I had a layover in Dallas. We took a train to go from one terminal to the next. This train moved so fast. This was the first time I have never been on something like this.

From that point forward I was just that much more excited about traveling to Arkansas. Once we landed in Fayetteville, Arkansas is when all the fun and memories began.

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On Saturday, game day, my family and I were able to be on the field while both teams warmed up. After they warmed up, the boys went in the locker room and they called all the seniors out individually. When they called my brother’s name we walked in the middle of the field and took a family photograph. The sits we were sitting at to watch the game was so close to the field. Everything that happened on the trip was something I have never experience before. Overall, this was a very fun and exciting trip that I will always remember.

-Jasmine

 

How to be “Ready” like Spongebob

29 Aug

Have you ever admired Spongebob for always being prepared for the day? I know I have! It’s understandable if by this point you still don’t have the hang of things. Just take a second and BREATHE! You’ll get there, you just need a little help. Here are some tried and true steps that were passed down to me, and now I’ll share them with you!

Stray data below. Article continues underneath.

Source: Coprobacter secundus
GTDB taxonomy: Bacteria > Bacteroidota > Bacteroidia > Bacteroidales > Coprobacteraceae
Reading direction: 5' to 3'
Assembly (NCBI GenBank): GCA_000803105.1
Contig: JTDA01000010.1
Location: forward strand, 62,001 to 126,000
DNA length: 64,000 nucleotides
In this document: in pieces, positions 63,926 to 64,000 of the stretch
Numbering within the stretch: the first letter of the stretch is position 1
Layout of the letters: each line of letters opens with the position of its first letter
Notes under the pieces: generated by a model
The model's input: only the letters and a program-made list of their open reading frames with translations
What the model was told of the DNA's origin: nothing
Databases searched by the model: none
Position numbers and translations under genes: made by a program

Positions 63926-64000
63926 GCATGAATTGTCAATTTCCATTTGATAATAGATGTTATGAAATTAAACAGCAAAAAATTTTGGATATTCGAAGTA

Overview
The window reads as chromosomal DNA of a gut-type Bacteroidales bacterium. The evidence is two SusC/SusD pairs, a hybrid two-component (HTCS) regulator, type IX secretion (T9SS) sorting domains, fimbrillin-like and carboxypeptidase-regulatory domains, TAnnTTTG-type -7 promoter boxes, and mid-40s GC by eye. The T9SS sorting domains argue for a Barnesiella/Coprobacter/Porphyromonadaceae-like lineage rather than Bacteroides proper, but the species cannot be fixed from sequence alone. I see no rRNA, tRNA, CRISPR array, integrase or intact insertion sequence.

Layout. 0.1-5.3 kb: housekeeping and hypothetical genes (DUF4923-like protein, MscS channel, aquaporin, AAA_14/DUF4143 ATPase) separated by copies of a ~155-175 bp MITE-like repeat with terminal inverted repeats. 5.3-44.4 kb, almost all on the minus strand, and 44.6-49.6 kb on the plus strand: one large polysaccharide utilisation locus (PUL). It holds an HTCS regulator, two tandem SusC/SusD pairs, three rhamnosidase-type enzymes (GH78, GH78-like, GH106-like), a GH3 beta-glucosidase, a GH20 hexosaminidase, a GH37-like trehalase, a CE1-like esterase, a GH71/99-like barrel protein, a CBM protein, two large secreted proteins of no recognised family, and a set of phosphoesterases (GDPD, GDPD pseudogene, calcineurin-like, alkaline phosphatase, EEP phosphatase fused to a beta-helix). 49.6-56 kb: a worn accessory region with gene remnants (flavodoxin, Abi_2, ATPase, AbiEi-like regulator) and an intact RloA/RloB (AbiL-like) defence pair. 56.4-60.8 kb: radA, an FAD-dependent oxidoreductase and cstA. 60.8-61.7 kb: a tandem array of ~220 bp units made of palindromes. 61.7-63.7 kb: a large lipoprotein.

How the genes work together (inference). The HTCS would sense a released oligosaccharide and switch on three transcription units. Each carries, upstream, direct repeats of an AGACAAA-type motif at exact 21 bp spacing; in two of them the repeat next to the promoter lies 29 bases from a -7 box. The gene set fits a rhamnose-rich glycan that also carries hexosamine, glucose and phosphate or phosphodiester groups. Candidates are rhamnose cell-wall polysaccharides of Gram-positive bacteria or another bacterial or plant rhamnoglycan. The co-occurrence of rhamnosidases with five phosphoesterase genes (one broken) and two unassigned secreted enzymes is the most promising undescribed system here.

1. Introduce yourself to your instructors:

Although it seems scary and ultimately intimidating, it’s a crucial step towards preparedness. Even a simple hello before class will help your instructors recognize you. They may not remember your name yet, but then again, if I had 300 students, I might be a bit forgetful too. That’s okay though! The goal here is to let your instructors know that you care about your grades. Matching a name to a face comes later!

2. Sit at the front:

You might be thinking, “teacher’s pet,” but it’s not like that in college! While attending boating school, Spongebob always sits in the front row in order to be more attentive. Sitting in the front allows you to engage yourself more in class and limits distractions. Students who sit in the back tend to be more talkative and disconnected from the class. I had a TA once tell me that students who sit in the front always get good grades. I didn’t want to believe it but, my first year told me otherwise.

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3. Make friends in class